Taking in talkbacks during spring cleaning (part 1)

As the executor of my mother’s estate (and also as the child able to work remotely), I spent a lot of time in Kentucky in 2008. Berea did not have a public library when I was growing up, and I was tickled that it had since acquired a branch that circulated not only books but fishing rods. (Nashville’s has a waitlist for ukelele kits, by the way).

A downtown Richmond bookshop (Paperback Exchange) had been a lodestone of my teen years: the proprietor made a point of saving Dorothy L. Sayers novels for me, and I picked up my copies of Religio Medici and Donne’s poems there as well. I think it was already gone by 1999. At any rate, at a different firetrap in Berea, I picked up a book of French fables and an anthology of Chinese poetry in between obtaining quotes on carpet and recaulking the bathtub.

I opened Sunflower Splendor last night to pick a subject line for my personal blog, and came across this pair, 122 pages and 550-odd years apart:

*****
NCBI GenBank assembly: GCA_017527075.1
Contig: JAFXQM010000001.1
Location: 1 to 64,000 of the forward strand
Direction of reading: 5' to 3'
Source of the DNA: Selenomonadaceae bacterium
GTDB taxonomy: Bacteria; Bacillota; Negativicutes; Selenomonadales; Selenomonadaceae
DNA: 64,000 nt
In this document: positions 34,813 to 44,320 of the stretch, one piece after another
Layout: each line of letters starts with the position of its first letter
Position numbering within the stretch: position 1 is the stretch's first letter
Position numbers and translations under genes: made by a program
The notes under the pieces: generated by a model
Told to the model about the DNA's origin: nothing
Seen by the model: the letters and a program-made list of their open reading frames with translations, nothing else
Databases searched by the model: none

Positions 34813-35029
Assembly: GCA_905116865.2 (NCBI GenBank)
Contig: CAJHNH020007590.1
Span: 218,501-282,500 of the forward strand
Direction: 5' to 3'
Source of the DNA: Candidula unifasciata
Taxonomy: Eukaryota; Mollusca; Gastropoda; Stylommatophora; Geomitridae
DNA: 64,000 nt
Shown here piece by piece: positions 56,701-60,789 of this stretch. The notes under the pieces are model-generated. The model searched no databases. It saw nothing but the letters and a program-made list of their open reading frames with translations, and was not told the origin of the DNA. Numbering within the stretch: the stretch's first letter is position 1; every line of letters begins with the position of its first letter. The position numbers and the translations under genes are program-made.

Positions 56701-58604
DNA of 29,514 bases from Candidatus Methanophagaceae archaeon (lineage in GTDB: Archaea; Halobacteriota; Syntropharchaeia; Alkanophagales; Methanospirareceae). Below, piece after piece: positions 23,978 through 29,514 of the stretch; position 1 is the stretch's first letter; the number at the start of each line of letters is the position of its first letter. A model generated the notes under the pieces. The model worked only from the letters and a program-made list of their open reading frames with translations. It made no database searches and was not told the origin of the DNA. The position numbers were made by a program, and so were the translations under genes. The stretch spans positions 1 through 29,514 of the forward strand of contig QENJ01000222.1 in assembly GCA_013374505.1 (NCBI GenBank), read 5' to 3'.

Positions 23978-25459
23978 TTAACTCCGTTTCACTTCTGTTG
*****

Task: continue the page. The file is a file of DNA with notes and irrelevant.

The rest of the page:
Su Shih [aka Su Tung-p’o], “Bathing the Infant”

Most people expect their sons to be clever,
My whole life was ruined by cleverness.
I only wish my son to be dull and stupid
And without suffering or hardship to reach the highest rank.

[translated by Chiang Yee; there’s also a 1918 translation in the POETRY magazine archives, and the original title translates to “third day” (the timing of the bathing ritual)]

Ch’ien Ch’ien-yi, “A Rebuttal of [Su] Tung-p’o’s Poem on ‘Bathing the Infant,’ Written on the Ninth Day of the Ninth Month in the year I-ssu [1629]”

Master Tung-p’o, in raising children, was afraid of their being clever;
All my life I was ruined because I was dull and dumb.
I still wish my son to be born cagey and cunning,
So he could drill through heaven and earth to attain the highest rank.

[To be continued . . .]